Uses of Online Focus Groups Marketing Research Help

There are instances in which traditional focus groups will continue’to be preferred. For instance, you really can’t explore highly emotional issues or subject matters online. Since the reach for online focus groups is currently limited to people with Internet access, online focus groups are not appropriate for every research situation. Hewever, they are very suitable for companies that use the Internet to sell prodfx:ts or services and want to either gain market share or gather intelligence. Applications include banner ads, copy testing, concept testing, usability testing, multimedia evaluation, and comparisons of icons or graphic images. Mother potential use for online focus groups or surveys is for corporations that want to gather feedback on workplace issues like downsizing, job changes, and diversity. Employees l:an be referred to a Web site where they can participate anonymously in discussions with management. Companies such as Cyber Dialogue specialize in online focus groups, e-mail surveys, and Web surveys .

Online Versus Traditional Focus Groups

Online Versus Traditional Focus Groups

Enhancing the Utility of Sports Utility Vehicles

One industry that has taken advantage of online focus groups is the automobile industry, specifically Nissan North America. While designing the Xterra sports utility vehicle (SUY). Nissan conducted several online focus groups to get feedback on designs. as well as find out what their target market wanted to see in an SUY. The market. consisting of young active. athletic people. was eager to participate. They wanted an SUY that could carry sporting and camping equipment inside the vehicle or on racks, but they wanted it to be offered at a reasonable price. The focus groups discussed topics such as the features they were looking for. such as racks on the top and the back of the SUY. four doors. a sporty design. trendy colors. and lots of room inside the vehicle. Nissan deliverea in all of these areas. and has been successful. The 2001 Xterra being named the top SUY for 200 I by AAA demonstrates the company’s success.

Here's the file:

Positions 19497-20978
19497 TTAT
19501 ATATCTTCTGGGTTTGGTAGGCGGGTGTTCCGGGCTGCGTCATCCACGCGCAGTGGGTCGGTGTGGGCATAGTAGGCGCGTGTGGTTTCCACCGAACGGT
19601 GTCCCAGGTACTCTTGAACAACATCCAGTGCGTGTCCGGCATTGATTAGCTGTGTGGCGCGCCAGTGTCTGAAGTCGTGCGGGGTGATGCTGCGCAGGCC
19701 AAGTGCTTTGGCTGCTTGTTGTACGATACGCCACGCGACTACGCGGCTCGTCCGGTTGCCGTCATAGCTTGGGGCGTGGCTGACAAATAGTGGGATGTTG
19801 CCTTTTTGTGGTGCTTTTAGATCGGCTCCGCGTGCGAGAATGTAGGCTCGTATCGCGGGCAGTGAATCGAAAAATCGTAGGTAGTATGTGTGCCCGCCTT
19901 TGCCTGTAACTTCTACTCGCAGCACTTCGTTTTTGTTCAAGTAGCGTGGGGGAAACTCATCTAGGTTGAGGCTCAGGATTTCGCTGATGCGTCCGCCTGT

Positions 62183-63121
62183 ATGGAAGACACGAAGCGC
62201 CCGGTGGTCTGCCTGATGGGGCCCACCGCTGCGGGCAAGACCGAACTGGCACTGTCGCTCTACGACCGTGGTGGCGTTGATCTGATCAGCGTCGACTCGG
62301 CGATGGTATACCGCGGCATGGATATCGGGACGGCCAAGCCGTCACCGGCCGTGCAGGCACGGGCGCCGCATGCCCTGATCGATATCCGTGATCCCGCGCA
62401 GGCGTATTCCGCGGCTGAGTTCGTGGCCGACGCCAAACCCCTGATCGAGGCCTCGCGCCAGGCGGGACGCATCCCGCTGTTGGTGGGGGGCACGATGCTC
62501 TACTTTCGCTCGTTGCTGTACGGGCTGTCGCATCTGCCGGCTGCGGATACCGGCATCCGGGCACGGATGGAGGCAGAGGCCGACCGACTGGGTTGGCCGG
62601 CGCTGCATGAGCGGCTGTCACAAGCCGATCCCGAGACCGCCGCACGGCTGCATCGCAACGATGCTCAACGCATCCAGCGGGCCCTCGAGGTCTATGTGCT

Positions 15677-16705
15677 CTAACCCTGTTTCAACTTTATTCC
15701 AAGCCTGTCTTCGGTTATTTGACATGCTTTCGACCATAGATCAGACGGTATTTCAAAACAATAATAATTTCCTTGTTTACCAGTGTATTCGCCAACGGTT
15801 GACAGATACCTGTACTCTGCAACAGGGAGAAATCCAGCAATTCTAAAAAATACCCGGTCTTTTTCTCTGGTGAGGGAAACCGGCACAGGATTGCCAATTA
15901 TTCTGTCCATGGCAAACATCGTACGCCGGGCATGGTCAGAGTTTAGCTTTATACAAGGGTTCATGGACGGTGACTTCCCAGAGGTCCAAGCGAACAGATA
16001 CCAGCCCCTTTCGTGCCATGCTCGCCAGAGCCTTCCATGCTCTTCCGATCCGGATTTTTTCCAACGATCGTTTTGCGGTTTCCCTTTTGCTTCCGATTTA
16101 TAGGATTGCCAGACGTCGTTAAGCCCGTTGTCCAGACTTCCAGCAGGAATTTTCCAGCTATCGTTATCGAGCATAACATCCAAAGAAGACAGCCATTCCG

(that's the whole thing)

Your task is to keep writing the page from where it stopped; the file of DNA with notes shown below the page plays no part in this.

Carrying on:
Online Qualitative Research